Okay, one problem with watching The Virginian five days a week in order (or tivo during the week and watch on the weekends, like me) you noticed the plot problems the writers created over the years.
Case in point, Emmett Ryker.
When we first meet Ryker he is a gunslinger who knows Sheriff Mark Abbott. Abbott tells Ryker that being a gun for hire is not a job with any security. By the end of the episode, Ryker has decided that Mark Abbott is correct and he signs on as a deputy.
Later in that season, we meet Lloyd Nolan, the man who raised Ryker. Nolan and his clan are on the wrong side of the law and Ryker must make the choice between family and the law. There's a great deal of talk about how Nolan raised Ryker and mentored him.
Over the next two seasons, Ryker goes back and forth between being the sheriff and the deputy of Medicine Bow. But from time to time we see him and Mark Abbott together and they have a great father/son rapport.
In the Laramie Road episode in 1965, the Sheriff is John Brannan and he gets killed by two grifters. Ryker goes into tailspin over his grief of his mentor and the man who taught him the difference between right, wrong and the law. It's because of Brannan he became a lawman.
But it wasn't Sheriff Brannan that did that, it was Sheriff Mark Abbott who did all that. And Abbott isn't dead, he will return in the 1966 season.
And then there is Trampas' backstory. Early in the beginning of the second season, we get a whole episode devoted to Trampas' backstory with his nefarious father (Sonny Tufts). His father dies at the hand of Judge Garth while Trampas is away (the Judge had to draw and kill Pa Trampas or die). Trampas discovers the truth when he recognizes the gun the Judge carries.
Over the next two seasons, the story of Trampas' father's death, takes a couple of different twists and turns, none of them in accordance to the episode in the second season.
Guess that is why series now have bibles so that mistakes like this don't happen.
But, all that aside, I am enjoying The Virginian, especially the guest stars who graced that show over the years. After watching Lee J. Cobb too much, you start to realize how unhappy he was on the show. The man rarely smiles and looks like he spends too much time sucking lemons.
Thankfully James Drury and Doug McClure (and the others) all look like they enjoy being on the show. This despite the fact that anytime either Drury or McClure falls in love, the woman is killed. We're only four seasons in and I've lost count how many woman have died or left town rather than marry the Virginian or Trampas.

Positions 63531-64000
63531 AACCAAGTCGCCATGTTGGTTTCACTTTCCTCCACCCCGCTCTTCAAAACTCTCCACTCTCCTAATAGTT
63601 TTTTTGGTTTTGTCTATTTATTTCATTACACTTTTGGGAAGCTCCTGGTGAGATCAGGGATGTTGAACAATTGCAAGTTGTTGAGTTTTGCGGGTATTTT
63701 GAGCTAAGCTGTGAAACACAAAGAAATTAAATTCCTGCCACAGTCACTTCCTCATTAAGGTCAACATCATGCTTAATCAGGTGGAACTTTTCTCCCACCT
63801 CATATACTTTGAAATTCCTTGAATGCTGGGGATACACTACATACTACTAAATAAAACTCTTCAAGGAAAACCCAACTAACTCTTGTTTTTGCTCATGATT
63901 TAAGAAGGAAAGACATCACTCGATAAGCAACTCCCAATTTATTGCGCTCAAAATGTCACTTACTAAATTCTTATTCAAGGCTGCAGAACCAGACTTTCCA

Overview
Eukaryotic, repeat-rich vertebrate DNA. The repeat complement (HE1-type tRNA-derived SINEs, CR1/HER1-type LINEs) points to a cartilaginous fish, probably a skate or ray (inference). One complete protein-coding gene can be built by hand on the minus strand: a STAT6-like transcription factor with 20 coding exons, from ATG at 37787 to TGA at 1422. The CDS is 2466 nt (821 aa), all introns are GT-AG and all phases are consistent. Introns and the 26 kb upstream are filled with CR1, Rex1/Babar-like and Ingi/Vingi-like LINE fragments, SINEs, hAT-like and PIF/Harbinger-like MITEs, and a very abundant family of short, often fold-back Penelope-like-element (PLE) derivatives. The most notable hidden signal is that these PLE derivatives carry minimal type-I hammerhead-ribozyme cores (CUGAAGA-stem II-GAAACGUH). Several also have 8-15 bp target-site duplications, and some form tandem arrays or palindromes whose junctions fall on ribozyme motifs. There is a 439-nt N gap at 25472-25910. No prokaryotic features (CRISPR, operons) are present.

And as much as I love Clu Gulager when I was a kid (and oh, I loved him) watching this show and even now, his method acting is in stark contrast to Drury and McClure's more naturalistic approach and too often tends to draw attention to himself in a way actors don't necessarily want. But, then, he has that voice and that smile that makes you put up with all that method acting. McClure has a great smile but Trampas was never a bad boy. Ryker, he oozed being a bad boy with his very being.
And young girls, we loved bad boys.
And by season 4, I actually find myself missing Beldon (LQ Jones) but by then, he was off making movies with Sam Peckinpah.
When it comes to riding a horse, McClure is probably the best horseman on the series.
My San Fran roommate probably thinks I'm crazy watching five episodes of this show over a weekend (MrCutter would say I'm definitely crazy) but I do appreciate the Western Channel running them in series order.
I loved Judge Garth when I was a kid and wished I had a grandpa like him. Now, I'm ready for him to get himself promoted to territorial governor and for Morgan Starr to show up because I am tired of seeing Cobb scowl through every episode he's in.
Funny what a difference almost 50 years can make in that regard.
Lynn in Sherman Oaks
"Film is history. With every foot of film lost, we lose a link to our culture, to the world around us, to each other and to ourselves."
"For me, John Wayne has only become more impressive over time." Marty Scorsese
Avatar-Bob's Big Boy-Toluca Lake, designed in 1948 by Wayne McAllister, still in business.